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Director, Agent Orange in Vietnam Program, The Aspen Institute
Charles Bailey joined the Aspen Institute in May 2011 to direct its Agent Orange in Vietnam Program. From 1997 to 2007 he was based in Hanoi, Vietnam, where he headed the Ford Foundation’s grant making in, economic development, international relations, arts and culture, sexuality and reproductive health and higher education. In 1998 he began exploring ways to build a bi-national consensus between Vietnam and the US on how to address the legacy of wartime defoliants like Agent Orange, much of which was contaminated with dioxin. He contributed to the first milestone on this subject in November 2006 and then mobilized further support and action on Agent Orange beginning early in 2007.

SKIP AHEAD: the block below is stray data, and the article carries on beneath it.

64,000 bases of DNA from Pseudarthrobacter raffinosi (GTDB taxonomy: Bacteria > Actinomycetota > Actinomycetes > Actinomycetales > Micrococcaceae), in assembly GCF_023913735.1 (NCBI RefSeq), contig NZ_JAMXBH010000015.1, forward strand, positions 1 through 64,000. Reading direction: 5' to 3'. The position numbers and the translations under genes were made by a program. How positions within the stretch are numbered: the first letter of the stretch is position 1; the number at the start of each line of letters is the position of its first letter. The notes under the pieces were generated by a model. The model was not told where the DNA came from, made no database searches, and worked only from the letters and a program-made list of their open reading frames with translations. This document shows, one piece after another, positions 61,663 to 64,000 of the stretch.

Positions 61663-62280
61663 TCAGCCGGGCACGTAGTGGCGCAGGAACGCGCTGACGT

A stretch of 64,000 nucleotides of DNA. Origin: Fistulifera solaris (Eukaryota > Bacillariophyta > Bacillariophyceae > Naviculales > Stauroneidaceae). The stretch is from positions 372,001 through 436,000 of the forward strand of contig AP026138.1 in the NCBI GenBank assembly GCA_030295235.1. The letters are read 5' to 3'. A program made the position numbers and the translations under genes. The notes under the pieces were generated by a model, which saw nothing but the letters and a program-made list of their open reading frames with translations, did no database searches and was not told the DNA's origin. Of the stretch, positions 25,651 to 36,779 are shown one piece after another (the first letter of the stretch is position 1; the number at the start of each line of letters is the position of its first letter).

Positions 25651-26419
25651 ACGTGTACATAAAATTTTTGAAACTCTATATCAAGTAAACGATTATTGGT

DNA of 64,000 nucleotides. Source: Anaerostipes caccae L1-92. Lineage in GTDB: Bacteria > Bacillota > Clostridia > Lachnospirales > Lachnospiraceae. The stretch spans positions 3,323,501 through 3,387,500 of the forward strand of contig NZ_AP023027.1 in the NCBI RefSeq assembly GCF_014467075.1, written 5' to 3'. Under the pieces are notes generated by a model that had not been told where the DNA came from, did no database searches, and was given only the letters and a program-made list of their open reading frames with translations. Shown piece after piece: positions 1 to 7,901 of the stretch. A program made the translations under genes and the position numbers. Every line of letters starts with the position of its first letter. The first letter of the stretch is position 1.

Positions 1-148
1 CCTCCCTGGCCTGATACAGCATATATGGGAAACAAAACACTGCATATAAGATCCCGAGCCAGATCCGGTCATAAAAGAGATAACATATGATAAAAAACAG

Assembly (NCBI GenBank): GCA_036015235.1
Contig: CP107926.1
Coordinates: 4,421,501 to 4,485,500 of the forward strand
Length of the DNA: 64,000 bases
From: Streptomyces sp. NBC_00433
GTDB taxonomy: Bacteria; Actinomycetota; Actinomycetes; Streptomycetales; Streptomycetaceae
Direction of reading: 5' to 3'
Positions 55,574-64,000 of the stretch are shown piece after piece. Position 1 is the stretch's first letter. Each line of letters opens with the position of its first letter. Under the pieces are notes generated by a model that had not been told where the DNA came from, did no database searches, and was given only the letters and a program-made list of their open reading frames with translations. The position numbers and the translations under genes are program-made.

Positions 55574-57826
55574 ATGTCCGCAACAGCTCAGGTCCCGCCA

Charles returned to the U.S. in October 2007 to head the Foundation's Special Initiative on Agent Orange/Dioxin and to support the U.S.-Vietnam Dialogue Group on Agent Orange/Dioxin. As a result many people now realize that Agent Orange is an humanitarian issue we can do something about and that the U.S. and Vietnam can work together to bring this historical legacy to an end. In 2011 he received the Vietnam Order of Friendship medal, the highest honor accorded by the Government of Vietnam to non-citizens.
Charles Bailey graduated from Swarthmore College and then joined the Peace Corps in Nepal. He holds a master's degree in public policy from the Woodrow Wilson School at Princeton University and a Ph.D. in agricultural economics from Cornell University.